Trump has used the trade deal to bolster his credentials back home. US President Donald Trump again cited questionable numbers on Tuesday as he touted his administration’s renegotiated free trade agreement with South Korea. Trump told the Economic Club of New York that the revised FTA, which took effect early this year, doubled the number of American cars that can be sold in South Korea under US standards and extended American tariffs on Korean pickup trucks by another 20 years to 2041. He then took a swipe at the previous administration of Barack Obama, which negotiated the original agreement. “The deal from the previous admini


By The Korea Herald
November 13, 2019

Diplomacy

Uncertainty persists on US – China trade deal

This despite Trump’s comments that US and China close to trade deal. US President Donald Trump said on Tuesday (Nov 12) that the United States and China are close to a trade deal, but made clear that the prospect of tariffs was still on the table, with a warning that the US would raise tariffs on China if no trade deal was reached. His speech at the Economic Club of New York was closely watched by Wall Street but offered no new details on any signing of a much-touted “Phase One” preliminary trade deal with China. China, said President Trump, was dying to make a deal with their “supply chains cracking very badly” almost two years into the trade war. “We’re the ones deciding whether or not we want t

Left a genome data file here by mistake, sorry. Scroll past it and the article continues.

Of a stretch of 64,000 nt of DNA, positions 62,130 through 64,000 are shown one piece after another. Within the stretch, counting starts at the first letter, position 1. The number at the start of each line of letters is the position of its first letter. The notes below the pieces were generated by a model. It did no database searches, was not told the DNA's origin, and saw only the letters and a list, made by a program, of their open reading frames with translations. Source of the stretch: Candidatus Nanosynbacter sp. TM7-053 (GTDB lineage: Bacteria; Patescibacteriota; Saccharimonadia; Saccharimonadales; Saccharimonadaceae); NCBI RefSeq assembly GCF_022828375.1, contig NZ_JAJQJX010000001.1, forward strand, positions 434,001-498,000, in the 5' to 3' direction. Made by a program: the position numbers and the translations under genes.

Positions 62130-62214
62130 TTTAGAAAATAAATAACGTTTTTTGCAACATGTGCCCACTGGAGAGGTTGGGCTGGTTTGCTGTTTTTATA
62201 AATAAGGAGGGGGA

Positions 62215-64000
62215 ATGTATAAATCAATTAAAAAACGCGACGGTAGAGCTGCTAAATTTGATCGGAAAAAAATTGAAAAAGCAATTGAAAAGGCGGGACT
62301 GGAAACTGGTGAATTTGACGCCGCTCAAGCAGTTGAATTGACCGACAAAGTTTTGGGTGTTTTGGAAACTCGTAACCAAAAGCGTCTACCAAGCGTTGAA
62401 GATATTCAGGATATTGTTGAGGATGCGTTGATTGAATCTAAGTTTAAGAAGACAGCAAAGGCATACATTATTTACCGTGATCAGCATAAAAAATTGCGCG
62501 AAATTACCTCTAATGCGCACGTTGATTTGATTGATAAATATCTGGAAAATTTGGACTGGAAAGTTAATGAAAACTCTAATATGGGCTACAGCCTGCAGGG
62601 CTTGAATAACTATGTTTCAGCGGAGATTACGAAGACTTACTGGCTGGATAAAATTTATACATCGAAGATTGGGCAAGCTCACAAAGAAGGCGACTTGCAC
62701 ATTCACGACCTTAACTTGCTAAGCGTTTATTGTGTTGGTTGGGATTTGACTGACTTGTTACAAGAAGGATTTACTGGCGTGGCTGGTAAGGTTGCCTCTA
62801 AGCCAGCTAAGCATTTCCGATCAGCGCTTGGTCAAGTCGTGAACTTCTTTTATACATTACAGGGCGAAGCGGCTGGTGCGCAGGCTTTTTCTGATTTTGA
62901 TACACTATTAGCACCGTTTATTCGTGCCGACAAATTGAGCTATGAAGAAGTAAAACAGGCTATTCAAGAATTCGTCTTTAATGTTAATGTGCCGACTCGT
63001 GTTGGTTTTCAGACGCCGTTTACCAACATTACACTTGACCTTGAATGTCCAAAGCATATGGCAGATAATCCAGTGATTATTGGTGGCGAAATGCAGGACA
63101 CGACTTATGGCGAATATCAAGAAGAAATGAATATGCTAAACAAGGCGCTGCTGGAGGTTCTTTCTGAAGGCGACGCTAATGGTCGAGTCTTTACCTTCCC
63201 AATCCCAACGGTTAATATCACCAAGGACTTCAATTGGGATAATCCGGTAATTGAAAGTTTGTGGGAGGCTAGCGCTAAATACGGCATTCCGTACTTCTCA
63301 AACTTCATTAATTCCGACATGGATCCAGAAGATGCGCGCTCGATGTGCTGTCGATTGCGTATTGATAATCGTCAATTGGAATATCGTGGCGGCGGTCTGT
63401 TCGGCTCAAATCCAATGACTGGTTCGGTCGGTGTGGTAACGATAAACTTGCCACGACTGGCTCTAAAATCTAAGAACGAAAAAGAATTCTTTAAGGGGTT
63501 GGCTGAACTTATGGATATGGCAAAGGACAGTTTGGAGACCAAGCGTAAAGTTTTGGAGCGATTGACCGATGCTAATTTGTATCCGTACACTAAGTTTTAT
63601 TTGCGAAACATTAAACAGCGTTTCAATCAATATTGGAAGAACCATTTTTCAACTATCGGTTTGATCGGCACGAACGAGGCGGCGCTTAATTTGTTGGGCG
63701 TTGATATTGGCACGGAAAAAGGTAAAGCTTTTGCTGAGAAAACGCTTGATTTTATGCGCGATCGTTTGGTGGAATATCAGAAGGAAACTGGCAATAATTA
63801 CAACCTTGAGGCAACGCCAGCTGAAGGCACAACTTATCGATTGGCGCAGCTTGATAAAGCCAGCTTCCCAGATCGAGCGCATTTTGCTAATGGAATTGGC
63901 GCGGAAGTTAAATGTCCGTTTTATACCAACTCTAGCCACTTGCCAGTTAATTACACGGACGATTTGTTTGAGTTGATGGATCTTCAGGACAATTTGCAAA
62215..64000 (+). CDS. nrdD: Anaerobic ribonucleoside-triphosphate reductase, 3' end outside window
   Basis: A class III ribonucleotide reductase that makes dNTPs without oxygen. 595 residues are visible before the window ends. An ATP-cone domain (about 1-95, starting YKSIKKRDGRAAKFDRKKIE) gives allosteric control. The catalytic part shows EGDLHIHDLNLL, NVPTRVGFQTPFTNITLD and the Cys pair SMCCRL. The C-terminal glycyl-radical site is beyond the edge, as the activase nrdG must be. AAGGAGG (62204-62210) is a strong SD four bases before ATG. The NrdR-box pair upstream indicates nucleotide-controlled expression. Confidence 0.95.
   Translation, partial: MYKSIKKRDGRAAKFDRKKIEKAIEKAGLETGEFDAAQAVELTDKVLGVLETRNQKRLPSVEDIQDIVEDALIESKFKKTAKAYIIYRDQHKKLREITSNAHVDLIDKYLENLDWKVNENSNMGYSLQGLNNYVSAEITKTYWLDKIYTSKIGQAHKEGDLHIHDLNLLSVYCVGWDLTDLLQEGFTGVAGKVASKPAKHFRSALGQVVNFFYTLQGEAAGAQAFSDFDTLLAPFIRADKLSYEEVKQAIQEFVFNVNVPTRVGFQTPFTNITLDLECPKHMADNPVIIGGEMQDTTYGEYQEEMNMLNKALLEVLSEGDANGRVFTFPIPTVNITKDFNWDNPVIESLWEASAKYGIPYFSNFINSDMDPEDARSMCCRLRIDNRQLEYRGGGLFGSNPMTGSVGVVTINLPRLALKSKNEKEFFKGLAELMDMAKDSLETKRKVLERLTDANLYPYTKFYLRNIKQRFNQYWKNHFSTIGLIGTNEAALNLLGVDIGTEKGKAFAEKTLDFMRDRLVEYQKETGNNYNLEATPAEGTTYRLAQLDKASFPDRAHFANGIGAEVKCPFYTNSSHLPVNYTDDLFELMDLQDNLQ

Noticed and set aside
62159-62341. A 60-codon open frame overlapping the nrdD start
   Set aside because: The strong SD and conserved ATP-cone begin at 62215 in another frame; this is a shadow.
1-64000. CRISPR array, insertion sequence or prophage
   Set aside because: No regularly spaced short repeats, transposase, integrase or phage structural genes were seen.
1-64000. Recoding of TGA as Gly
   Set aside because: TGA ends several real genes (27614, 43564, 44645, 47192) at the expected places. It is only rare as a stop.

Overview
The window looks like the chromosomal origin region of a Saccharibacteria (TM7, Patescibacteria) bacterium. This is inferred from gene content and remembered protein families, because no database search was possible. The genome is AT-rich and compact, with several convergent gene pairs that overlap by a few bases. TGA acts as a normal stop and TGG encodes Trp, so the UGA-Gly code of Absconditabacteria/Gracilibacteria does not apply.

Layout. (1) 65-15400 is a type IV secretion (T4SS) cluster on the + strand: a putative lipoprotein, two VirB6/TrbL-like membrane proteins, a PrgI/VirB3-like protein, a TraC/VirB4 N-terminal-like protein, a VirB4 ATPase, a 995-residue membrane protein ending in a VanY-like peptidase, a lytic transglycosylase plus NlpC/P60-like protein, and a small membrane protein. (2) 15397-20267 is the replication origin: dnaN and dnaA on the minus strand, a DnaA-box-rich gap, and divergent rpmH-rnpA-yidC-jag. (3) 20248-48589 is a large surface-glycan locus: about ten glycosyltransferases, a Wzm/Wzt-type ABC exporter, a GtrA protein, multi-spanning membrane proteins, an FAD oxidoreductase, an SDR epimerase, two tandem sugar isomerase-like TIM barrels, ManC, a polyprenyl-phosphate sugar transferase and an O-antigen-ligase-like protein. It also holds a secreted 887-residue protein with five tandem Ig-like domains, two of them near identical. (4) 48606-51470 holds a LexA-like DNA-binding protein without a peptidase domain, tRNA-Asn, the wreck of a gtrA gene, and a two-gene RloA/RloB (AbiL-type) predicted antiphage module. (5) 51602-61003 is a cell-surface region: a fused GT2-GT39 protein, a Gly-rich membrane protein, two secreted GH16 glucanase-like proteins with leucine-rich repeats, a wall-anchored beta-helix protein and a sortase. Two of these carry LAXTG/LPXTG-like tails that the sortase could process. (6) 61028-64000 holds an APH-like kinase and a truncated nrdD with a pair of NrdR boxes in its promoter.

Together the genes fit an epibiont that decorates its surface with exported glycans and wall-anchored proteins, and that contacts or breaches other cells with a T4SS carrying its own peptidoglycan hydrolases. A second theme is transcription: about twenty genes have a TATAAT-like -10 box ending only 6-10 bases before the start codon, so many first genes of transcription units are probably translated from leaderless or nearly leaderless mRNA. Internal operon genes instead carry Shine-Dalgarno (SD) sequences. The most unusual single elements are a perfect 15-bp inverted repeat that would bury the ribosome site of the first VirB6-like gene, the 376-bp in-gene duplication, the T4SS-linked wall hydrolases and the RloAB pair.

By The Straits Times
November 13, 2019

Diplomacy

India should have signed up for RCEP

India has decided to put a halt on its joining the largest planned free trade area. Had India not pulled out at the last minute from signing the deal during the 3rd summit of the Regional Comprehensive Economic Partnership (RCEP) in Bangkok on November 4, the RCEP would have been the largest free trade area in the world so far—comprising of 16 Asia Pacific countries that house 3.4 billion people, and constituting one-third of the global gross domestic product (GDP) and 40 percent of global trade. Ten member countries of the Association of Southeast Asian Nations (ASEAN) along with Australia, China, India, Japan, New Zealand and South Korea fo


By The Kathmandu Post
November 13, 2019

Diplomacy

Myanmar sued for genocide